These Florida residents have runaway barges in their yards after Hurricane Sally: ‘What do we do?’

Jake Newby
| Pensacola News Journal

PENSACOLA, Fla. – Many people impacted by Hurricane Sally are still assessing wind and water damage left in the wake of the Category 2 storm.

But only a select few residents of Pensacola, Florida, also have the misfortune of dealing with massive runaway barges that washed ashore and settled in their yards. Homeowners said Sunday that at least four barges remain lodged in the yards of homes located off the shore of Pensacola Bay.

Joanne Nisewonger did not evacuate her home Tuesday night when the storm rolled in. Instead, Nisewonger and her husband experienced in real-time the sights and sounds of a barge blasting through their seawall and bouncing against their and their neighbor’s fencing like a pinball.  

“I didn’t know how big it was, I couldn’t fathom how big a barge is,” Nisewonger told the Pensacola News Journal of the USA TODAY Network on Sunday. “You can’t just see a picture and understand, you have to come see this thing.”

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‘A barge is coming, a barge is coming’

Property owners with houses along the shore are required to have seawalls made of large rocks built before their homes are constructed as a means of protection from the water. Some neighbors in the area said their seawalls did their jobs, but others found that Sally was far too forceful to be stopped. 

“The basement was flooded and our cars were flooded and everything, and then I look through the window and see this light coming towards me,” Nisewonger said, referring to a light attached to the top of the barge now entrenched in her backyard. “I’m like, ‘A is barge is coming, a barge is coming. Oh my gosh, what do we do?'” 

The couple were at the barge’s mercy as they huddled up in the center of their home in the early morning hours Wednesday. 

“We stayed there for hours,” Nisewonger said Sunday morning, as she pointed to the gigantic, displaced vessel still sitting on her back lawn. “It was very loud. This iron piece at the very top, that big, long iron piece was shaking and bumping. It was super loud.”

The barge completely flattened Nisewonger’s metal fence. She also thinks it may have  blasted her deck steps 30 to 40 yards back behind her house, unless the storm surge alone was responsible. 

Not even a mile away from Nisewonger, fellow Pensacola resident Rhoda Simkins on Bayshore Lane was left in a similar predicament. 

Simkins, her husband and her son evacuated ahead of Sally on Tuesday. The family returned Wednesday afternoon to find the grass in their seawall penetrated, 30 yards worth of grass torn away, their dock demolished and a never-before-seen sight for Simkins — the pilings that support the dock destroyed. 

“In a typical storm like this, you would lose the dock but you’d still have the pilings, and it’s a lot cheaper to rebuild when the pilings are in place,” Simkins said Sunday. “And you’d still have your yard and everything. But the barge wiped it all out.”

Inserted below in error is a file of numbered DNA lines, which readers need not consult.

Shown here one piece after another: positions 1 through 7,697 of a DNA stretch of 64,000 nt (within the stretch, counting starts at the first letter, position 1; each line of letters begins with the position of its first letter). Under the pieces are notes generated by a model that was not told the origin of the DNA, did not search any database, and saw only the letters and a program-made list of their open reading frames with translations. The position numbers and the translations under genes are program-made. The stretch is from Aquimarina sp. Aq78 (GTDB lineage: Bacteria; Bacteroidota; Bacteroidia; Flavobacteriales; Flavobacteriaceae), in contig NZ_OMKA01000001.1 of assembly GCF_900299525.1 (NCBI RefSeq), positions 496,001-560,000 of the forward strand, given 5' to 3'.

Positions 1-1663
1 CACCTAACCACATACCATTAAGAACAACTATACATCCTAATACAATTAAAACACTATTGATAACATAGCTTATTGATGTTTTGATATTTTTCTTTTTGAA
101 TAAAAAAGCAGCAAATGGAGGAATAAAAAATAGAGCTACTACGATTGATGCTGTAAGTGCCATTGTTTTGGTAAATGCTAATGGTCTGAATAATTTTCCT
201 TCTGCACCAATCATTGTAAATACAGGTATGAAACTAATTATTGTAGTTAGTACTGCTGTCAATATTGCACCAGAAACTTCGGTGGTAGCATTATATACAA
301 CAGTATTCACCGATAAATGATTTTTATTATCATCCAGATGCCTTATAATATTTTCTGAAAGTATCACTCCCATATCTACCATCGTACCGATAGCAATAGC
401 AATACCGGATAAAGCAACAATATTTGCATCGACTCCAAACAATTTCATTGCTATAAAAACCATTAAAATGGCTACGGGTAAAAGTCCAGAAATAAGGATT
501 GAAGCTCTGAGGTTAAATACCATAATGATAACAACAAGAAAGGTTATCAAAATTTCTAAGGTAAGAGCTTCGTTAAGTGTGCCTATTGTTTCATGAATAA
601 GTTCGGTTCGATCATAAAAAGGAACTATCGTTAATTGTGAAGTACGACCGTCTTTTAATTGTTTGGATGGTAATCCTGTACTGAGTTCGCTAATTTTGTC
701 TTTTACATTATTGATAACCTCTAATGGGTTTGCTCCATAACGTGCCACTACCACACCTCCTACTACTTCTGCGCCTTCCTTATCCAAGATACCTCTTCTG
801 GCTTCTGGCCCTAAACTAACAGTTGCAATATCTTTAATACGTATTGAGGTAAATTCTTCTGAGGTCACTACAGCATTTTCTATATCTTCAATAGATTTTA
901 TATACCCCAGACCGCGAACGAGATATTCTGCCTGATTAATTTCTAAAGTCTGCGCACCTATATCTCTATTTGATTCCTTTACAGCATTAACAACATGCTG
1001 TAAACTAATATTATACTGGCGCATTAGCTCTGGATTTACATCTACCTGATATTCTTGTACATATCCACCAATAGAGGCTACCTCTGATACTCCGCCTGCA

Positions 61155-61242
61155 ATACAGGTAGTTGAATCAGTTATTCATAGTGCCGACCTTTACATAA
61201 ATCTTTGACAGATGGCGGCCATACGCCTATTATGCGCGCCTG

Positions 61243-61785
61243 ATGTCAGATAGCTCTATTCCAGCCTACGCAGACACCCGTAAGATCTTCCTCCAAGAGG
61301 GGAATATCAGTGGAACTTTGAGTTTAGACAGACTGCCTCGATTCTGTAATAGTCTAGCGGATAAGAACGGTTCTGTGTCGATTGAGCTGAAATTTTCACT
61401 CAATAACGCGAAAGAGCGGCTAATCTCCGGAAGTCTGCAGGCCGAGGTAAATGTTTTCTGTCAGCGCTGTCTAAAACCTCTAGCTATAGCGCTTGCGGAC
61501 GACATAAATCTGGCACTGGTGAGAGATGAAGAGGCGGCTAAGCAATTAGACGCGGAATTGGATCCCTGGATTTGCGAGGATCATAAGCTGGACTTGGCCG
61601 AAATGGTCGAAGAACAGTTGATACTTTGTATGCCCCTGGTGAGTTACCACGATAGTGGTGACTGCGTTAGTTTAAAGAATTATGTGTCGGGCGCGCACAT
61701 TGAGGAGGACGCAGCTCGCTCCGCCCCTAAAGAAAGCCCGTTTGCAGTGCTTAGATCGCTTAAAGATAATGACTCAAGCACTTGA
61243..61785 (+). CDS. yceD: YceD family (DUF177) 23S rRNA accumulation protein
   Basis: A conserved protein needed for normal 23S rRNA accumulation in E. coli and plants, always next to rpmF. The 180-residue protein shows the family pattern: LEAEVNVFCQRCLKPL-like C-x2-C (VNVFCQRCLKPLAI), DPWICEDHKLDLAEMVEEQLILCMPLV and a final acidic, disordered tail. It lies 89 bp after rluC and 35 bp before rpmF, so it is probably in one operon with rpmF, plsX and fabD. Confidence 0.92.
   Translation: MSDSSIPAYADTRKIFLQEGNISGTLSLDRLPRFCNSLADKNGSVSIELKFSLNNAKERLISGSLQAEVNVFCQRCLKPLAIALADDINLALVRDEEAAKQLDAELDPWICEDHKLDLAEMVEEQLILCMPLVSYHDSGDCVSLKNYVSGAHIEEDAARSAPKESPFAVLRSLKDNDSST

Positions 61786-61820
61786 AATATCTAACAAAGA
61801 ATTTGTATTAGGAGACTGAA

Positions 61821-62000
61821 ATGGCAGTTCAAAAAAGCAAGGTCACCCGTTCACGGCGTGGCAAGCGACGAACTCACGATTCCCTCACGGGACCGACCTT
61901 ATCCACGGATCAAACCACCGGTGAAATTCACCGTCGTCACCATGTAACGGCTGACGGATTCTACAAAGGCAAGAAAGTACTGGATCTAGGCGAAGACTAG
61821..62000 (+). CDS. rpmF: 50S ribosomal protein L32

If it weren’t for the large slabs of concrete that the very front of her lawn — just feet from her back porch — was built on, Simkins is afraid the barge may have damaged her house. 

For that reason, gratitude has been the unexpectedly prevailing emotion for Simkins.

“If it had just been dirt, it probably would have hit the house,” she said. “Because look how close it got anyway.” 

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Who owns the loose barges?

Multiple barges broke loose during the peak of Sally’s strength, scattering throughout the area and damaging a bridge.

In a statement released Thursday, Skanska USA, the construction company that owns the still unspecified number of runaway barges, said it regrets the incident, but noted it made “all appropriate preparations” based on the best information available before the storm.

Skanska USA responded to the Pensacola News Journal’s request for comment Sunday by saying the company hopes to provide an update on the situation Monday. 

Homeowners also haven’t heard from the company since the incident unfolded. 

“I kind of expected (Skanska) to at least come and knock on the door and say, ‘Are y’all OK?'” Nisewonger said. “Maybe that’s a little too southern of me.” 

Those with barges planted in their yards indefinitely have been particularly overwhelmed with cleanup efforts this week, not to mention the eyesores. 

Nisewonger said that she and her husband haven’t considered pursuing a lawsuit yet, but they are concerned about drowning in the looming expenses brought on by Sally and the giant vessel. 

“If the house is not livable — which there’s a lot of water damage and mold and all that — if it’s not livable, we don’t enough insurance to rebuild it,” she said. “Now I have a barge sitting in my backyard with all this yucky water in it, and, I mean, we bought this house for the beautiful view. Now we’re asking, ‘How long is it going to take to get this thing out?’ Because now it’s affecting my everyday life.”

Simkins said a potential lawsuit is definitely on the table for the damage the barge did to her backyard. She said her husband has had conversations with the Florida Department of Transportation, which she said has acted as a third party strictly to assess barge locations, according to Simkins. 

“Here’s the thing, we wouldn’t have enough money to do this ourselves,” she said Sunday, looking out onto the wreckage in her backyard. “We feel like if the barge hadn’t been out there and broken loose, we wouldn’t have this sort of damage.” 

Follow reporter Jake Newby on Twitter: @JakeNewby07

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